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51°21′18″N 1°39′14″W / 51.355°N 1.654°W / 51.355; -1.654 Wulfhall or Wolfhall is an early 17th-century manor house in Burbage parish, Wiltshire, England. It is north-east of Burbage village, and about 5 miles (8 km) south-east of Marlborough. A previous manor house on the same site, at that time in the parish of Great Bedwyn, was the seat of the Seymour family, a member of which, Jane Seymour, was queen to King Henry VIII.

Late medieval and Tudor manor house

Arms of Seymour

The medieval manor house was probably a timber framed double courtyard house, incorporating two towers (demolished 1569), a long gallery, a chapel, and several other rooms.[1] It was built in the early 1530s with financial assistance from Thomas Cromwell and Henry VIII.[1]

The Seymours reached the peak of their influence in the 16th century, when Jane Seymour became the third wife of King Henry VIII. Her son became Edward VI and ruled England from 1547 to 1553. At the beginning of Edward's reign, he was nine years old and his eldest uncle, Edward Seymour, 1st Duke of Somerset, was Lord High Protector of England, while another uncle, Thomas Seymour, 1st Baron Seymour of Sudeley, married Henry VIII's widow, Catherine Parr. Both Edward and Thomas Seymour were eventually executed for treason.

Henry VIII stayed at Wulfhall during his royal progress of 1535, and this may have been when he first courted Jane Seymour. At this time, Henry’s second wife Anne Boleyn failed to produce a son and heir, which may have led eventually to the decision to execute her. There is a belief arising from the writing of 19th-century antiquary John Britton that Henry and Jane held a wedding feast in the Long Barn at Wulfhall.[2] They were in fact married in the Queen's Closet at Whitehall Palace in London.

Edward Seymour desired grander accommodation than Wulfhall could provide, and intended to replace the house with a new mansion on a nearby hill, Bedwyn Brail, with design and construction supervised by his steward, Sir John Thynne, founder of Longleat House. A correspondence survives, dated between November 1548 and June 1549, that shows Thynne directing the plans.[3] The mansion was unfinished when Seymour fell from power, and was abandoned after his execution in January 1552. His son Edward was unable to maintain Wulfhall, which rapidly deteriorated.

Wulfhall was "derelict and abandoned after 1571" as the family had relocated to nearby Tottenham Park. It was used as accommodation for servants until considerably reduced in size in the 1660s and demolished in 1723.[1] A few ruins survived until the beginning of the 20th century, but nothing now remains above ground;[4] the foundations were uncovered in a 2017–18 excavation.[1] The barn where Henry and Jane supposedly held a feast to celebrate their marriage burnt down in the 1920s.[5]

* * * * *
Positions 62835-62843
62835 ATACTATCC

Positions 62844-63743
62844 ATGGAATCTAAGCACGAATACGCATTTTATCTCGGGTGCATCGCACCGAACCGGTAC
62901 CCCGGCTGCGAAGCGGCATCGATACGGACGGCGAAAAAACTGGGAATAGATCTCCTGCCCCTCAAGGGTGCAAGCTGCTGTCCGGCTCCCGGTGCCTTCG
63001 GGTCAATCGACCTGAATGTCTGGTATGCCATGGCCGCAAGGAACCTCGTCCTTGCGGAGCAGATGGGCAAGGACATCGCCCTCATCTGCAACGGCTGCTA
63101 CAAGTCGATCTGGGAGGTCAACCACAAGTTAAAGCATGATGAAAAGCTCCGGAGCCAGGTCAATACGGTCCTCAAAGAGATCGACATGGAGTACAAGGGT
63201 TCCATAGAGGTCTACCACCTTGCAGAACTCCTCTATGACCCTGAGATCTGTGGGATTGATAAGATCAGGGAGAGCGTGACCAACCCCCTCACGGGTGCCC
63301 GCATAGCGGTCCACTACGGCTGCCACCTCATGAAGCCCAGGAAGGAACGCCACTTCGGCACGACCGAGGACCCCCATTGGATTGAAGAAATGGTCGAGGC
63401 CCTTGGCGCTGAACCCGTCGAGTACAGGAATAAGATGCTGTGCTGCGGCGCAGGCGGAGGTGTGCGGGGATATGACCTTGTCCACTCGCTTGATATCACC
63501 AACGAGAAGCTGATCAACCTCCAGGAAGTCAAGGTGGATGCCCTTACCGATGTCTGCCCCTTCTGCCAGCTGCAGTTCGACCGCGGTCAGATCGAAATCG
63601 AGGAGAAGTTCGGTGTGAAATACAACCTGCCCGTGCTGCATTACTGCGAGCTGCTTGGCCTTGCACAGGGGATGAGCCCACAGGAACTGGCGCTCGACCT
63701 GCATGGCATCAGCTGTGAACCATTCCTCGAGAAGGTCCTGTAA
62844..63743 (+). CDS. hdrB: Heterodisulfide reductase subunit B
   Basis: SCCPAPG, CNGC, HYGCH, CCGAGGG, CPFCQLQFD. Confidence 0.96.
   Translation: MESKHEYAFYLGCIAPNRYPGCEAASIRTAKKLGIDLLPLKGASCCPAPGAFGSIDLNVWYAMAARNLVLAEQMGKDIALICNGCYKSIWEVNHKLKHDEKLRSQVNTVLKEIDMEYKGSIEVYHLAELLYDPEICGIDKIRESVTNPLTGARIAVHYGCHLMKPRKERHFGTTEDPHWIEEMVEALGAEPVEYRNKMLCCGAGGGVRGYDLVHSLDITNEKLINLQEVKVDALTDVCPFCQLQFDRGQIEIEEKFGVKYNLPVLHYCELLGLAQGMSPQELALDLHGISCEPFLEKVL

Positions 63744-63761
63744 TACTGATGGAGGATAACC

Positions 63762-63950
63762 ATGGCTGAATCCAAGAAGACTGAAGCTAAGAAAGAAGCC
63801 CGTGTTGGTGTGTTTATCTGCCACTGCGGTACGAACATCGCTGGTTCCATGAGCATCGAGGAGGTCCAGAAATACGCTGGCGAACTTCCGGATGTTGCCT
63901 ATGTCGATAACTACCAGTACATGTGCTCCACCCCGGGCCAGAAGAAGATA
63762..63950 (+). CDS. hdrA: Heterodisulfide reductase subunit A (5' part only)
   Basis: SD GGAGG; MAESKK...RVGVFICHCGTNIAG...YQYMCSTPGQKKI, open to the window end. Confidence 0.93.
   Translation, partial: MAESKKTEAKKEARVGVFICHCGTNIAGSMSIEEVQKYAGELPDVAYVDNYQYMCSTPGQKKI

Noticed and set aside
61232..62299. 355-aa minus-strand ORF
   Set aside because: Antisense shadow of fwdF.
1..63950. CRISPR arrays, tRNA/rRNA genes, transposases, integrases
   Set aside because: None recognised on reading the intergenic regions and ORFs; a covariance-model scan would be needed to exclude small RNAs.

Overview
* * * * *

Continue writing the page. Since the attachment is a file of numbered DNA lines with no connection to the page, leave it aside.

Present manor house


The present manor house dates back to the early 17th century, having started life as a simple farmhouse. It was expanded in the 18th century and has a Victorian façade.[6]

The current owners of the manor house are the Binney family, who inherited the property on the death of their mother in 2013. Seven people live in the main house, which has been partitioned for tenants. In February 2015, Dominic Binney said, "Over the years we have had many people feeling a presence here that makes their hair stand on end – something that is definitely not explained by an old house's sounds and creaky floorboards. I've absolutely felt and heard unexplained things. We had mediums and psychics come here to chase the ghosts away."[7]

Wulfhall Farm in 2004

A neighbouring farmhouse named Wolfhall Farm stands on a minor road leading away, east-north-east, from Burbage towards Crofton, where it crosses the Kennet and Avon Canal and the railway. The farmhouse is some 200 yards from the site of Wulfhall and dates from the late 16th century.[8]

In fiction


Wulfhall is the inspiration for the title of Wolf Hall, the Man Booker Prize-winning novel by English author Hilary Mantel, as well as its sequel, Bring Up the Bodies, which also won the Man Booker Prize and begins with the 1535 arrival of the King at Wolf Hall.[1]

Further reading



  1. ^ a b c d e "Remains of real Wolf Hall discovered by archaeologists". The Guardian. 3 October 2018. Retrieved 3 October 2018.
  2. ^ The Beauties of Wiltshire, Vol. 2, by John Britton. 1801
  3. ^ Bindoff, Stanley (1982). The House of Commons, 1509-1558, Volume 1. Boydell & Brewer. p. 464. ISBN 978-0436042829. Retrieved 29 November 2015.
  4. ^ "Where exactly was Wolfhall?". Wiltshire Community History. Wiltshire Council. July 2007. Retrieved 29 November 2015.
  5. ^ "Wolfhall". burbage-wiltshire.co.uk. Retrieved 11 February 2015.
  6. ^ Historic England. "Wolfhall Manor (1300523)". National Heritage List for England. Retrieved 29 November 2015.
  7. ^ Aaron Brown (25 February 2015). "Behind the BBC glamour – meet the real residents of Wolf Hall". Express.co.uk. Retrieved 25 February 2015.
  8. ^ Historic England. "Wolfhall Farmhouse (1031619)". National Heritage List for England. Retrieved 29 November 2015.